Elizabeth Strout's new novel, My Name is Lucy Barton, returns to the mother-daughter turf of her debut, Amy and Isabelle, published a decade and a half ago.
Is it a stunning exploration of a tormented mother-daughter relationship? Well, yes it is.
Is the quality of the writing amazing? Well, yes. Simple and straightforward and incredibly moving, as we've come to expect from Strout.
Should you step away from the computer and rush out to your favorite independent bookstore to get a copy? I'm sorry to tell you it doesn't come out until next week.
After reading a pre-publication copy of Lucy Barton, I did some poking around, and discovered that Strout was in her 40s when she published that first novel--the kind of story I love. She collected a law degree on the way to becoming a writer, which, having one myself, warmed me to her even more (although admittedly a bit sad that she lacked the good sense to go to University of Michigan Law).
She started submitting stories at age 16, and published her first story ten years later, in 1982. I'm just going to pause here, and let that sink in: a Pulitzer Prize winner submitting stories for ten years before one was accepted for publication.
Her first novel was published in 2000 which, if you do the math, is 18 years after the publication of her first story, and 28 after she'd begun to submit her work--never mind when she'd begun to write.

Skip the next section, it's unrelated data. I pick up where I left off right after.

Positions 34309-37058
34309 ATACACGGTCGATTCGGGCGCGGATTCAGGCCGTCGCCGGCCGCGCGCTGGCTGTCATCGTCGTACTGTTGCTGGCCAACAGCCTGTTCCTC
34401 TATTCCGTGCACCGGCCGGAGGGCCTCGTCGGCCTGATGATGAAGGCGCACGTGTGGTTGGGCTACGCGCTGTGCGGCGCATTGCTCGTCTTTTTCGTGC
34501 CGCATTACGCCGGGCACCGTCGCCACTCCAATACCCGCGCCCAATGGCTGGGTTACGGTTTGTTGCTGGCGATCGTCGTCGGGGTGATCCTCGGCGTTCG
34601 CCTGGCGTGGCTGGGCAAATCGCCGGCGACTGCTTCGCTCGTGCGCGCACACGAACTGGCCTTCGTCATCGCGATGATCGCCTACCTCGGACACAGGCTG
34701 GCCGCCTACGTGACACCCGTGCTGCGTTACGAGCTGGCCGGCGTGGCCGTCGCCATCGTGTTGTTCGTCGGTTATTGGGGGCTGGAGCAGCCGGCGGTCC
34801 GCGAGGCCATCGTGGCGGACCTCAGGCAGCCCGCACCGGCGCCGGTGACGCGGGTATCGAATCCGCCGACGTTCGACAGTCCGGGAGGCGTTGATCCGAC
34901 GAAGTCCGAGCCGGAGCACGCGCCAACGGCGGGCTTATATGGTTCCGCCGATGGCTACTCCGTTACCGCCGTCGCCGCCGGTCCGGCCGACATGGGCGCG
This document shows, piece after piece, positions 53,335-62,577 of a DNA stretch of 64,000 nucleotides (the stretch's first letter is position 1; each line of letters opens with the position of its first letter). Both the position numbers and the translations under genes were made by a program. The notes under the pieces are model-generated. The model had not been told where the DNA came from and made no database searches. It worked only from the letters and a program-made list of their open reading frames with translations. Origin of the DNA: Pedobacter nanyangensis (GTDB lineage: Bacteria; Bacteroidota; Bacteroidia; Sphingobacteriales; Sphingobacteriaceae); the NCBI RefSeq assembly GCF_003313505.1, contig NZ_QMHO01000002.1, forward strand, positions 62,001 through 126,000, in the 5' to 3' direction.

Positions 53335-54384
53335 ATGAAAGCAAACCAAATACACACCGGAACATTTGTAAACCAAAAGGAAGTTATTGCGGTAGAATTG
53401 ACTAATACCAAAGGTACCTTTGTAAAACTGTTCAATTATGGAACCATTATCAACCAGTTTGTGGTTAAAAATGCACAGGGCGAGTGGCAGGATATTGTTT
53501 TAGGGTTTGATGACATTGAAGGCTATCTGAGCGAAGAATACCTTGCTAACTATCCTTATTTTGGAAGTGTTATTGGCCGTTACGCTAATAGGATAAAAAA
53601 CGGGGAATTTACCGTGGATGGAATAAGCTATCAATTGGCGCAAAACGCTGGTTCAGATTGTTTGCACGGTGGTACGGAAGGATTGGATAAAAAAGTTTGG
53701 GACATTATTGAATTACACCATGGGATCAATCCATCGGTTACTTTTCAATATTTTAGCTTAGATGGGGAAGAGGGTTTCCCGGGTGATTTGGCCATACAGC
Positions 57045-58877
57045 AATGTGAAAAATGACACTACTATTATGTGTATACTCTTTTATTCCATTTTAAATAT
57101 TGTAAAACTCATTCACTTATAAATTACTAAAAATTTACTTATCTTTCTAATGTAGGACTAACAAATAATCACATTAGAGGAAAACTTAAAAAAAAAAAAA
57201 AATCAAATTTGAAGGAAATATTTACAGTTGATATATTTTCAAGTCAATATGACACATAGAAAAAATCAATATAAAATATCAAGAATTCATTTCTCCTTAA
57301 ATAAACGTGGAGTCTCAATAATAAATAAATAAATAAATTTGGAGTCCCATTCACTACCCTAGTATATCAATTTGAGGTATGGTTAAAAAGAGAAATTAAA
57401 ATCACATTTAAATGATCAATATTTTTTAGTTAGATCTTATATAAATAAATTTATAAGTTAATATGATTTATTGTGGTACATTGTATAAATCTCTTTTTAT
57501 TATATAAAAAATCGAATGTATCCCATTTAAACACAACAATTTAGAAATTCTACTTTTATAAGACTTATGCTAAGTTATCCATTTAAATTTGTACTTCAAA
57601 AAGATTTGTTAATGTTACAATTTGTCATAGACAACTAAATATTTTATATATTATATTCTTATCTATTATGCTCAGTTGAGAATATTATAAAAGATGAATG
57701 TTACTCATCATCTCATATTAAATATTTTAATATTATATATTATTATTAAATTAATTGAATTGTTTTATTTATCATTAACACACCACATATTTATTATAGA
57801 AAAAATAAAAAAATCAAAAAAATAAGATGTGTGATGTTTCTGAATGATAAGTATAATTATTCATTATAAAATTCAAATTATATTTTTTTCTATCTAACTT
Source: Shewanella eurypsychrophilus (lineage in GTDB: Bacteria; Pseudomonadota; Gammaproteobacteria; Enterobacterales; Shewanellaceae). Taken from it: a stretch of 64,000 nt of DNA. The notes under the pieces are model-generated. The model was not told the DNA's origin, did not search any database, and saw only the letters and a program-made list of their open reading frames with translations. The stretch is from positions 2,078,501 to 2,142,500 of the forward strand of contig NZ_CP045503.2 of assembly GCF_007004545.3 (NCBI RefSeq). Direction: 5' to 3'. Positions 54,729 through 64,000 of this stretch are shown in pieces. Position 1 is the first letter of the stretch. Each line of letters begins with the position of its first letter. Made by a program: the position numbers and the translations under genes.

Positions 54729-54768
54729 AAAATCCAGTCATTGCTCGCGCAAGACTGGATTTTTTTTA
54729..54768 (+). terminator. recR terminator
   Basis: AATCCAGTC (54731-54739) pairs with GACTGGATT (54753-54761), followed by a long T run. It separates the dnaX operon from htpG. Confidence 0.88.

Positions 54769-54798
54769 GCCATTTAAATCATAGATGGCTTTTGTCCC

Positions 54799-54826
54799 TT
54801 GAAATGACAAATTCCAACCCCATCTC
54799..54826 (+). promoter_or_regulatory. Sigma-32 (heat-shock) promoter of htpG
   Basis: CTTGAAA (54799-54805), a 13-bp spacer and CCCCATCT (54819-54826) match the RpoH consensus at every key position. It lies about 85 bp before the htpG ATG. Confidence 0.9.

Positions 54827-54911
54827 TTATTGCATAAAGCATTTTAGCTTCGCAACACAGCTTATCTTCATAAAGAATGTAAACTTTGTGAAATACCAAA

And she says in an HBO interview of her Pulitzer Prize-winning Olive Kitteridge that she wrote one of the stories included in the collection 15 or 16 years before the book came out.
"Juggling the needs that came with raising a family and her teaching schedule, she found a few hours each day to work on her writing," her website notes. A few hours every day.
If you're a writer leaning too heavily on the excuse of no time to do it, you may be excused now to go find your few hours today. If you're a writer who gave up on submitting after a few rejections, or even a whole lot of rejections, you too may be excused. Happy New Year!
Is My Name is Lucy Barton my favorite Elizabeth Strout novel ever? Well, I'm not sure. I'm rereading Amy and Isabelle, and I'll let you know the answer after I've finished. (For those of you who are shouting, "Olive Kitteridge!", I'll confess I often find the first book I read by an author edges out others, because after I've read one that I love, I know what to expect.)
If you're in the San Francisco Bay Area, Strout is reading at Kepler's Books and Magazines on the 19th, as part of a seven-city tour. Do I already have my ticket? Yes. In fact, I have two.